We offer tech job seekers a platform to submit video pitches to employers while giving employers access to a diverse talent pool. Using AI, our software matches jobseekers with appropriate roles and employers, bridging connections between individuals who might not have otherwise met.
For example, one of our clients, the fintech company GoCardless, hired a first-generation immigrant from a low-income background who had been unemployed for some time. Thanks to our “smart-matched” video, GoCardless was able to see the individual’s potential in a way they couldn’t have otherwise. By hearing their experiences and seeing their enthusiasm, the candidate stood out and secured the job.
Last year, a brilliant Harvard study by Raj Chetty and colleagues on “economic connectedness” highlighted that individuals often mirror the success of their peers. Those from privileged backgrounds link others to vital networks and opportunities. To enhance social mobility, we need to build new systems and structures and harness technology across socioeconomic lines.
Digital upskilling is one of the most effective ways to boost the retention and engagement of diverse and underrepresented employees, while equipping your business with the agility it needs in a tech-led world. Yet, research by Thomson Reuters revealed that half of U.K. and U.S. employees have had no digital skills training from their employers in the past two years.
It always amazed me how few organisations invested in training their employees on the latest technologies, which is why I started Upskill Digital in 2015. I wanted to transform workplace learning and provide a scalable solution to help close the digital skills gap across the world and boost people’s confidence in using technology.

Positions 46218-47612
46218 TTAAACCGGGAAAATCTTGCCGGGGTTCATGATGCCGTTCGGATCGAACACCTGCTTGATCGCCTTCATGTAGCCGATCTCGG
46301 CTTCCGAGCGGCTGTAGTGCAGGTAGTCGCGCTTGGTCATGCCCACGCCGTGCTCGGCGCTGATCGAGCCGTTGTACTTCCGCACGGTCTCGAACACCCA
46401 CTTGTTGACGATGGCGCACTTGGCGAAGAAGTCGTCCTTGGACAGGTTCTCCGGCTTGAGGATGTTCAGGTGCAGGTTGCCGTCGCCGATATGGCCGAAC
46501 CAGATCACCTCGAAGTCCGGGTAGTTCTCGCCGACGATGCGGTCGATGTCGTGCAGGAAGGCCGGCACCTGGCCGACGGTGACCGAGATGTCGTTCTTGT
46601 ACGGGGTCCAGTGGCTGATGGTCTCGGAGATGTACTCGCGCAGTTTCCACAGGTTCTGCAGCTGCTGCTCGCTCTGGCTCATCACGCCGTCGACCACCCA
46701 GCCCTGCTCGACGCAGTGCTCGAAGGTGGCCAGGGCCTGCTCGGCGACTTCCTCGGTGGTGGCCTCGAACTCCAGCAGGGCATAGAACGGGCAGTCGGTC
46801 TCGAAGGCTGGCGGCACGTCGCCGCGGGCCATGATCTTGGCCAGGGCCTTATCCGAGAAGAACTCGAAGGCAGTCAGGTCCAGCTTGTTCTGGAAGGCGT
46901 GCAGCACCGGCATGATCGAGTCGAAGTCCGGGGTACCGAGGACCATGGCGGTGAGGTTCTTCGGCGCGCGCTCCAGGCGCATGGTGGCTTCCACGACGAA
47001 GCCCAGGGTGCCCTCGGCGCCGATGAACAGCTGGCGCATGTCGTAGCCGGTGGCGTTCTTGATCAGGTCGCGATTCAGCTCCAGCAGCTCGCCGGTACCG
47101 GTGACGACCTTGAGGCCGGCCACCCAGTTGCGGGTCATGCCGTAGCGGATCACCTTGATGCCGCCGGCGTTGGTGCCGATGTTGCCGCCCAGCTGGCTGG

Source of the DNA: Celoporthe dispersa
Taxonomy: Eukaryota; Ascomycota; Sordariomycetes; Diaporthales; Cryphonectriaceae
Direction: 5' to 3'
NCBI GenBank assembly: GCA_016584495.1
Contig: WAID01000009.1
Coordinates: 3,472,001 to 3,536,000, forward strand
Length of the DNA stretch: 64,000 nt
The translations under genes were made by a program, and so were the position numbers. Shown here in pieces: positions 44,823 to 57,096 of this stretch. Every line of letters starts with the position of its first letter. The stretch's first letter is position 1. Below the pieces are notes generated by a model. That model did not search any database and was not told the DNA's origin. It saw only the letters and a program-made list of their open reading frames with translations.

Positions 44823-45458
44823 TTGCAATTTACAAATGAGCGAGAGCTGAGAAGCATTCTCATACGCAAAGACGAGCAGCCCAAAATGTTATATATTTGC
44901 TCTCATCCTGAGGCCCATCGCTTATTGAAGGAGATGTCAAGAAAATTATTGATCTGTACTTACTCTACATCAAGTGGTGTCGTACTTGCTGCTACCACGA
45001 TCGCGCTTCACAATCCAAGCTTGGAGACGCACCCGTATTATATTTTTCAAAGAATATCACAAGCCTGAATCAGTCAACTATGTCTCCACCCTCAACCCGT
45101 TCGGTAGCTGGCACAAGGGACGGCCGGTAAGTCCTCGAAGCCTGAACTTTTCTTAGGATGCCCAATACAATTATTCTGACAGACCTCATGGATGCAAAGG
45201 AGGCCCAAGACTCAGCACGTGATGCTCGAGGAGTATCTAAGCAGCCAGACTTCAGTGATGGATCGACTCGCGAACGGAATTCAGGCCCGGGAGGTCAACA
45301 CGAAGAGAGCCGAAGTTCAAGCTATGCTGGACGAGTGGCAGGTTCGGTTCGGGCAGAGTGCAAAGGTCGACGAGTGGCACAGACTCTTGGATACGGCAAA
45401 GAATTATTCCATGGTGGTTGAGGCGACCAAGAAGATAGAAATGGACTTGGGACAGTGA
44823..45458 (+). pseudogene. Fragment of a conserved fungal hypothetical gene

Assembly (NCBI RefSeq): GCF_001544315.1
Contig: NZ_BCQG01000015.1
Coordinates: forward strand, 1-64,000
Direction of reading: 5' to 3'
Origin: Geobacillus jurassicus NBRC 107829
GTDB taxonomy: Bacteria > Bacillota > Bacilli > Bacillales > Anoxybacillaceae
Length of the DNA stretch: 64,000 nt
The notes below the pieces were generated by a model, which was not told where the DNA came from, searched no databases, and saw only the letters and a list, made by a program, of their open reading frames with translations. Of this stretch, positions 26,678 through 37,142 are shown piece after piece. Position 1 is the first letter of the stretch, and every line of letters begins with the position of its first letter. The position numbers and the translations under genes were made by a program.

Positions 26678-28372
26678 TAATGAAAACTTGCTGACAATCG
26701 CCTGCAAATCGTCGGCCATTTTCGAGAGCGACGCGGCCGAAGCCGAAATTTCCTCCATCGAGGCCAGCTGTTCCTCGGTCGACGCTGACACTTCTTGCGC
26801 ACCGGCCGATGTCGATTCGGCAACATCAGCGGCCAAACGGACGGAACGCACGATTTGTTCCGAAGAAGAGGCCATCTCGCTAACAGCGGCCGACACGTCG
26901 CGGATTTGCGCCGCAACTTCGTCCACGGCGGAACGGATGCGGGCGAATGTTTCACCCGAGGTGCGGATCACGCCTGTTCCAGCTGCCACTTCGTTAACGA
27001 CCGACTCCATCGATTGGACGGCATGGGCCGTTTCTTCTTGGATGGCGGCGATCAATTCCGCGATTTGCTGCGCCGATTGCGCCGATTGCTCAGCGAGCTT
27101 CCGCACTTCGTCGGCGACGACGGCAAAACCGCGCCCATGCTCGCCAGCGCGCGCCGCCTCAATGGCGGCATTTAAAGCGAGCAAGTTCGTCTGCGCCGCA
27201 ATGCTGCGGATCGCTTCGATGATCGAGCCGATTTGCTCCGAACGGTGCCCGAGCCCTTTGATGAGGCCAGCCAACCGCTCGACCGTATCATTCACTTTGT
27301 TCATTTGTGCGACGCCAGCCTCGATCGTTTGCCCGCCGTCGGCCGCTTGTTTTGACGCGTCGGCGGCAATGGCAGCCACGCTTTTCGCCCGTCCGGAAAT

Everywhere I looked, reports highlighted the gravity of the skills gap and its impact on employees — especially within marginalised communities, where access to education and training is limited. From the start, we doubled down on supporting those communities because that’s where we could offer the greatest value.
Some of the most sought-after skills in today’s world are in tech, such as data storytelling, agile project management, and cloud engineering. Businesses need to prioritise such areas to stay relevant, but when there is pressure to fill roles, diversity goals can be impacted.
Today, Upskill Digital has helped more than 630,000 people across 34 countries. Through our learning platform and extensive network of trainers, we deliver a unique learning experience tailored to specific roles and levels. Our approach focuses on learner-centric designs, adaptive assessments, 1:1 mentor-matching, and personalised learning journeys.
Ultimately, closing the DEI gap in tech goes beyond the numbers and requires an unwavering commitment from leadership, a willingness to be an industry pioneer, and dedicated funding to upskill and create a more equitable and inclusive workplace. It’s not just a moral imperative; it’s also a strategic advantage that can lead to greater innovation, employee satisfaction, and business success.
Addressing inequalities in tech startups
Innovative startups like Earlybird, Tangent, and Upskill Digital are key drivers of DEI in the tech sector. But inequalities in the startup ecosystem remain, especially when it comes to funding.
To empower the next generation of founders, the Google for Startups Black Founders Fund provides hands-on support and vital financial backing — without equity in return — to help businesses navigate every stage of their startup journey, while creating a more diverse, equitable, and inclusive world.
Interested in applying for Google’s Black Founders Fund: Europe? Find out more here.